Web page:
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Patrick Goldstein and James Rainey
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Horror of horrors: Did the wrong kind of people like 'Splice'?

Sarah_polley Judging from the drubbing that "Splice" took at the box office over the weekend, with the film making a woeful $7.3 million, it's pretty obvious that the kiss of death for a horror film is to get a huge sheaf of valentines from the nation's movie critics.

Rank and file moviegoers loathed the film, hating it so much that it earned a lowly D from CinemaScore, which compiles the reaction from the regular folks who see films on their opening night of release. 

But the critics adored the picture. In fact, "Splice" earned a 74 fresh grade from Rotten Tomatoes, which is the same grade that critics gave "Iron Man 2," arguably the best-reviewed major release of the summer. Everywhere I looked, the film was getting Big Love from a top critic, whether it was Entertainment Weekly's Lisa Schwarzbaum, the Wall Street Journal's Joe Morgenstern, the Chicago Sun-Times' Roger Ebert or the Philadelphia Inquirer's Carrie Rickey, not to mention glowing reviews from NPR, Salon.com, Time magazine and my paper.

The Detroit News' Tom Long called the film "daring, disturbing and deliciously twisted," while the N.Y. Times' A.O.Scott, reviewing it for At the Movies, said it was "disarmingly insightful about the psychology of its characters."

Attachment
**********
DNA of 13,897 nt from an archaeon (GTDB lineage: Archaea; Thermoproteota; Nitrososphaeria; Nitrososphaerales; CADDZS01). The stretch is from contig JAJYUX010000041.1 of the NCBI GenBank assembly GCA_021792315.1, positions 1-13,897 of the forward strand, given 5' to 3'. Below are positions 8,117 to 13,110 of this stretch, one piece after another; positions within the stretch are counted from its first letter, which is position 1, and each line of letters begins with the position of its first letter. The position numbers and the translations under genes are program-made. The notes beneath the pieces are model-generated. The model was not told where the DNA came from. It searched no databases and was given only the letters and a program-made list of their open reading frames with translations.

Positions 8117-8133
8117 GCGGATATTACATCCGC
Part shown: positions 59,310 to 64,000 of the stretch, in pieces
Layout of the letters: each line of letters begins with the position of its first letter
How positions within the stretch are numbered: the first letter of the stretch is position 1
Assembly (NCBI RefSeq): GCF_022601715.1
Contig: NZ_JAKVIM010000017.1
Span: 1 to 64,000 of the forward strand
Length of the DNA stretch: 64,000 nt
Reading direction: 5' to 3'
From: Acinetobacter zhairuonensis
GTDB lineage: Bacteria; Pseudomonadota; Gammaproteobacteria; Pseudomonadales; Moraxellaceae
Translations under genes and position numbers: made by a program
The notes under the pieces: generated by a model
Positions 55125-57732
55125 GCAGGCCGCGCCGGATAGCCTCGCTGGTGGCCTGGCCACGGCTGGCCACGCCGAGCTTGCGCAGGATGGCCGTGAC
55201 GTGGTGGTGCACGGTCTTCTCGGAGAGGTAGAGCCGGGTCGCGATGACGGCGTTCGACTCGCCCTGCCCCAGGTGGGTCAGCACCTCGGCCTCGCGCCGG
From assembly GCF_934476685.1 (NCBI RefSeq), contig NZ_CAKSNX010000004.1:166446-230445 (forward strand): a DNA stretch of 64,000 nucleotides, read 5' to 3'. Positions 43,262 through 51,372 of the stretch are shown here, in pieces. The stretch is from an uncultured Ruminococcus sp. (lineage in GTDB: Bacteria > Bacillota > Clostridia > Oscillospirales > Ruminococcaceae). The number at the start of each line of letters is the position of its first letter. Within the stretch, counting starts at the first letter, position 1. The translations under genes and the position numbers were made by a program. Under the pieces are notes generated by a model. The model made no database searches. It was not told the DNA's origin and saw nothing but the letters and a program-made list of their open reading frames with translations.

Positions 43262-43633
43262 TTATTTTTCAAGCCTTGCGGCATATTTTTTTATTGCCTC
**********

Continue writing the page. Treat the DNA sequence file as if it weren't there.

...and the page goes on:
Being disarmingly insightful is all well and good, but having seen the film myself, I can tell you why most moviegoers hated the movie. Its stars, Sarah Polley and Adrien Brody, play a pair of bio-engineers who decide that's it's a perfectly good idea to clone a new organism out of the DNA from different animals, even though ANYONE IN THEIR RIGHT MIND WOULD KNOW THAT THIS IS A LAME-BRAINED IDEA THAT IS SURE TO SPELL DISASTER.

Of course, that's the DNA of horror movies -- people are always involved in some hare-brained scheme that's going to cause them a world of hurt. But Brody and Polley's characters are so singularly unlikable that its no surprise that most audiences were unwilling to root for them after they got in over their heads. Critics, of course, rarely worry about whether the audience has any emotional affinity for the lead characters in a story. They're much more interested in ideas, filmmaking style and the general intellectual frisson of it all.

The New York Times' Manohla Dargis gave away the game in her review, where she dropped the name of one cerebral filmmaker after another, comparing "Splice" to David Cronenberg's "The Fly," seeing affinities to the work of David Lynch and Ridley Scott's "Alien" and spotting allusions to James Whale's "Bride of Frankenstein." For Dargis, it was a delight to see an intelligent film that "explores chewy issues like bioethics, abortion, corporate-sponsored science, commitment problems between lovers and even Freudian-worthy family dynamics."